The effect of cryopreservation on human spermatozoa has been investigated during the past few decades. The majority of current cryopreservation protocols are carried-out using low cooling rates. However, theoretical calculations have shown that for human spermatozoa an optimal cooling rate is about 7x103 °C/min. In our work we have studied the effect of cryopreservation with high cooling rates, variation of osmolarity of the cryoprotectant medium and the glycerol content. The results of experiments have demonstrated that within the range of high cooling rates, after thawing the dependency of sperm survival on the cooling rate has a maximum recovery at 2.5-3.3 x103 °C/min in moderately hyperosmolar medium, containing 4-5% glycerol. When decreasing the cooling rate down to 1.75-2.5 x103 °C/min there was a statistically significant reduction in sperm motility. Using the cooling rate of 8-11 x103 °C/min only a small percentage of spermatozoa retained their motility.
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Document Type: Research Article
Institute for Problems of Cryobiology & Cryomedicine of the National Academy of Sciences of Ukraine, 23 Pereyaslavskaya str., Kharkov 61015, Ukraine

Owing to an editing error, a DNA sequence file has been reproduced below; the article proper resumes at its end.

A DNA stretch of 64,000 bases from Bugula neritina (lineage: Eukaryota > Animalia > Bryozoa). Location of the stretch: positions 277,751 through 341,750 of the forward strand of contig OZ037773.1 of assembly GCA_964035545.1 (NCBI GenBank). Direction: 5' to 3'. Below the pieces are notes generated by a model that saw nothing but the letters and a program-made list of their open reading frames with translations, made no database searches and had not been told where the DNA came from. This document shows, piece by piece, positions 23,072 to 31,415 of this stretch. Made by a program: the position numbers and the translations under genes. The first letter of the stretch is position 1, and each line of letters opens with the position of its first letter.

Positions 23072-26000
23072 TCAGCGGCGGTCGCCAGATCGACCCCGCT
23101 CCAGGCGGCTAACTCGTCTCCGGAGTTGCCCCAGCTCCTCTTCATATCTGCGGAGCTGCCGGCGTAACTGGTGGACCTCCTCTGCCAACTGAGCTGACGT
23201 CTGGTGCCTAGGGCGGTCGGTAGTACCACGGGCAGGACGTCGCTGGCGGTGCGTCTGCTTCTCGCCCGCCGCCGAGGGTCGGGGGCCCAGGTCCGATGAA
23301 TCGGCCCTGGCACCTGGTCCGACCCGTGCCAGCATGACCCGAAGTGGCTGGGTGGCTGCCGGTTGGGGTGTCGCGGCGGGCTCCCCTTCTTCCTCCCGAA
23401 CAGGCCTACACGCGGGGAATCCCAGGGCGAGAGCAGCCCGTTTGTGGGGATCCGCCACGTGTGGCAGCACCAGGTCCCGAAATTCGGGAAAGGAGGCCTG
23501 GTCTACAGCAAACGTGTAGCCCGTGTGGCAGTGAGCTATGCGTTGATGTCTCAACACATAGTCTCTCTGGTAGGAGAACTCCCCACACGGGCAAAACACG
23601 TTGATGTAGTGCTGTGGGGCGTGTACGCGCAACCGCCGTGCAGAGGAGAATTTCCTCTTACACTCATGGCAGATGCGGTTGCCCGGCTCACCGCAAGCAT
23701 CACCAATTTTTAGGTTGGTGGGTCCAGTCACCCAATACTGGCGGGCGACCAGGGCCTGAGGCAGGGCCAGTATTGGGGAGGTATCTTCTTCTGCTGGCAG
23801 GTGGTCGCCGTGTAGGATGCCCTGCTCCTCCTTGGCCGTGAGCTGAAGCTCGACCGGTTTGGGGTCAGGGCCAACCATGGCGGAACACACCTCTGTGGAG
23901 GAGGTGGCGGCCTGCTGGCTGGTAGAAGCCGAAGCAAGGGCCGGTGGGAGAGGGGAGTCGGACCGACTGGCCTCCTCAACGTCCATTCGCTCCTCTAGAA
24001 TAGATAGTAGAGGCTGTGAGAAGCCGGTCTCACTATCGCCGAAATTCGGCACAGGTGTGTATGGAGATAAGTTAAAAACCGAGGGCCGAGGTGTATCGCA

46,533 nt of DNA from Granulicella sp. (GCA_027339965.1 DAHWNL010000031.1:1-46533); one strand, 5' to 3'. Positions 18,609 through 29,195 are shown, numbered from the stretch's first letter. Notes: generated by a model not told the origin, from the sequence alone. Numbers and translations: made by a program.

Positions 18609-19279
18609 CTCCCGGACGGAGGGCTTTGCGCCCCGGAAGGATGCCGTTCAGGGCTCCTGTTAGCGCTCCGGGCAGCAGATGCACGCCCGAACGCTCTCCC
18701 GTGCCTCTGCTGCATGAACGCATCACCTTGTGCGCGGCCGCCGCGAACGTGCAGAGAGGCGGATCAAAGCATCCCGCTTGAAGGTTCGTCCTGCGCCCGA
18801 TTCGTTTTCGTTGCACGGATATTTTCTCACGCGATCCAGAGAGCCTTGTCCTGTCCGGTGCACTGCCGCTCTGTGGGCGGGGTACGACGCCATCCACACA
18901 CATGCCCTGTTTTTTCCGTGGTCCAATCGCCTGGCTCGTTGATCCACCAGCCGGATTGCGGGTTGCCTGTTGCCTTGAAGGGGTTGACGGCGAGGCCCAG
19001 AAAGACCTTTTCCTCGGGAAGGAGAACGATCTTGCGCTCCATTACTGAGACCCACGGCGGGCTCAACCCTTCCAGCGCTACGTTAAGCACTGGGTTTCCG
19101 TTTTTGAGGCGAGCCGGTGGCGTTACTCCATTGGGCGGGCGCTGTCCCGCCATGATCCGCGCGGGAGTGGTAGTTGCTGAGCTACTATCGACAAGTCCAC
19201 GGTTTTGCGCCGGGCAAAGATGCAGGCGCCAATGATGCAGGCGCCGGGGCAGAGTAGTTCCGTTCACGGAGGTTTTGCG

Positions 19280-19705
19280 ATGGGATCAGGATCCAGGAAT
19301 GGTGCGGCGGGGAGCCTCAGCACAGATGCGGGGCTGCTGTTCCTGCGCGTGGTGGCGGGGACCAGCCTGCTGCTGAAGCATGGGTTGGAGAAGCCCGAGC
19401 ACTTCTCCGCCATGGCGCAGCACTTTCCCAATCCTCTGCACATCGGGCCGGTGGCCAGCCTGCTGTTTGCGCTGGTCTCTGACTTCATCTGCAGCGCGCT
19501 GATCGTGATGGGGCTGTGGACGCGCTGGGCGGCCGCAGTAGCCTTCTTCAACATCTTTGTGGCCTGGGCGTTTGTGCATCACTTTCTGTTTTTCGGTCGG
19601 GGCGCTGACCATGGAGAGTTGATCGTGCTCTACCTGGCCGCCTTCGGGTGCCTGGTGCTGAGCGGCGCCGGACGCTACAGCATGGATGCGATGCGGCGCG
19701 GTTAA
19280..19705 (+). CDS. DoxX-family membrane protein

March 1, 2003
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CryoLetters is a bimonthly international journal for low temperature sciences, including cryobiology, cryopreservation or vitrification of cells and tissues, chemical and physical aspects of freezing and drying, and studies involving ecology of cold environments, and cold adaptation
The journal publishes original research reports, authoritative reviews, technical developments and commissioned book reviews of studies of the effects produced by low temperatures on a wide variety of scientific and technical processes, or those involving low temperature techniques in the investigation of physical, chemical, biological and ecological problems.